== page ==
In addition to a high result for show, the ruling class of an authoritarian regime needed a high turnout to claim there had been a democratic process. A high turnout also speaks to the regime’s ability to control behaviour and ensure political mobilization in its own interests.

Society in Russia is split roughly equally between those who support the president’s existing course and those who oppose Putin with conviction. Amongst opponents of the regime there was no uniform opinion about how to resist the course of the authorities: by participating and voting “against” or by boycotting the process. But despite this none believe the official results and discontent continues to grow.

Many left organiziations (Socialist Tendency, the Union of Marxists, Marxist Tendency, etc) chose the tactic of an active boycott of the vote, because a mass boycott would have shown the population’s distrust of the current government and its institutions.

This tactic, also supported by many non-left associations, may have been fruitful: in nine regions of the country the voter turnout was less than 50%, which speaks to reluctance by the majority to participate in such a charade – and possibly with an understanding that a mere vote under a criminal dictatorship of oligarchs could not resolve the situation.

What will amendments to the Russian constitution of 1993 bring us? What can ordinary citizens and left forces in the country expect from this? Almost all the changes introduced were already de-facto in effect before being adopted - as spelled out in the relevant codes, laws and regulatory acts. The only new element is the elimination of the presidential term. The acting president of the country has provided himself an extension of power for a minimum of one more mandate. But given the possibility of fraud by the bureaucratic apparatus, this means possibly up to three maximum presidential terms. Most likely, this makes Putin president for life.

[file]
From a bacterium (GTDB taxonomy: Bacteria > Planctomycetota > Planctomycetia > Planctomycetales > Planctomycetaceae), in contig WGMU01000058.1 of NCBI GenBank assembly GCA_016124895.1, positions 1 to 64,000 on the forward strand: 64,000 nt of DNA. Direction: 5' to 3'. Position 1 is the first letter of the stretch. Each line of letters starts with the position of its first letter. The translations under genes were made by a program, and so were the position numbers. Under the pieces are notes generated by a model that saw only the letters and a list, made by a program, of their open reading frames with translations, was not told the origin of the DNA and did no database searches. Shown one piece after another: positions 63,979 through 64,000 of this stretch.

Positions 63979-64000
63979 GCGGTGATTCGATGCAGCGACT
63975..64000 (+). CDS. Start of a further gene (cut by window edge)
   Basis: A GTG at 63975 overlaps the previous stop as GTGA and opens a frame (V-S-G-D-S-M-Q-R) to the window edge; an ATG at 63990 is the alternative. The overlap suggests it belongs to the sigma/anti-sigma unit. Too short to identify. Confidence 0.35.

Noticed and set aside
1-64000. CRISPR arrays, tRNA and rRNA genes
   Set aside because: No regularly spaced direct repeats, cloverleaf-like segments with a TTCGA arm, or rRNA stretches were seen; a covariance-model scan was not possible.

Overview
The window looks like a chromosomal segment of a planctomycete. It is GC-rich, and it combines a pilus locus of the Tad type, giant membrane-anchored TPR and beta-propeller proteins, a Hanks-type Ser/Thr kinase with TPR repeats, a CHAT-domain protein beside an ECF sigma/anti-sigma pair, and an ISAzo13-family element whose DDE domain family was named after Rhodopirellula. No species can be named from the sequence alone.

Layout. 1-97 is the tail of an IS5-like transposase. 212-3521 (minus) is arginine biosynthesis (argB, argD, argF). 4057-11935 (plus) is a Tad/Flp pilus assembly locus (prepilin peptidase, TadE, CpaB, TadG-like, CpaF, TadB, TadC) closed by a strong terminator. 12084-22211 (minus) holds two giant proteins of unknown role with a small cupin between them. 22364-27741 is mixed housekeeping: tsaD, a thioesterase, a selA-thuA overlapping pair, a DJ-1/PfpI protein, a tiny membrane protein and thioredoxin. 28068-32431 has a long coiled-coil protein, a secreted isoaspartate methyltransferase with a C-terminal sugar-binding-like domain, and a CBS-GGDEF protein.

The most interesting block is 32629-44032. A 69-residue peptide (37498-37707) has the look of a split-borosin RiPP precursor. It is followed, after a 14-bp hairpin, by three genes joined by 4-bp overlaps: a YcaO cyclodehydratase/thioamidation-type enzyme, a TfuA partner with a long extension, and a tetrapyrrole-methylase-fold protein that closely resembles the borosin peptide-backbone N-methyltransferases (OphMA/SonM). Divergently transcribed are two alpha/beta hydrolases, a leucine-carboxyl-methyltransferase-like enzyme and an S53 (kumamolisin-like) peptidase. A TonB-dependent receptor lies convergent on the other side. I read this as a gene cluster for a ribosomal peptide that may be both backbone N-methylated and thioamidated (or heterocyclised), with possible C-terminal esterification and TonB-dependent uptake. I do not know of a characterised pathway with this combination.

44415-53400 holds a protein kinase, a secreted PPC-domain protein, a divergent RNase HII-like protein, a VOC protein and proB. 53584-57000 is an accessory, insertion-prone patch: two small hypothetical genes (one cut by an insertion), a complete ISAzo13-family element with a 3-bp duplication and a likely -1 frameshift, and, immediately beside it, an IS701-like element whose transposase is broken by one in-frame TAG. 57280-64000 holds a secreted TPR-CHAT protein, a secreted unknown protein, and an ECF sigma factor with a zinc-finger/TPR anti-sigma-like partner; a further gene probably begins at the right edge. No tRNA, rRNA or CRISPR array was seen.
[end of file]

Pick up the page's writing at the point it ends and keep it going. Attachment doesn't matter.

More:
It is completely possible to assume that even without these amendments Putin would not have left the leadership, but would have occupied other existing high-placed posts or a position would have been specially created for him. But such a long rule by an existing president is profitable to the capitalist ruling class in so far as it serves to “cement” them and prevents the elite from splitting.

Despite the formal defeat, socialist forces gained an invaluable experience in carrying out a campaign. Unfortunately, this time unity was not possible. Socialists were divided roughly in half: between the supporters of “against” and supporters of a boycott. However, there was some rallying together inside each of the camps, which in future can lead to more decisive action and to a stronger result. 

Socialist Tendency, Nizhny Novgorod, Russian Federation



Featured Event



Visit our YouTube Channel for more videos: Our Youtube Channel
Visit our UStream Channel for live videos: Our Ustream Channel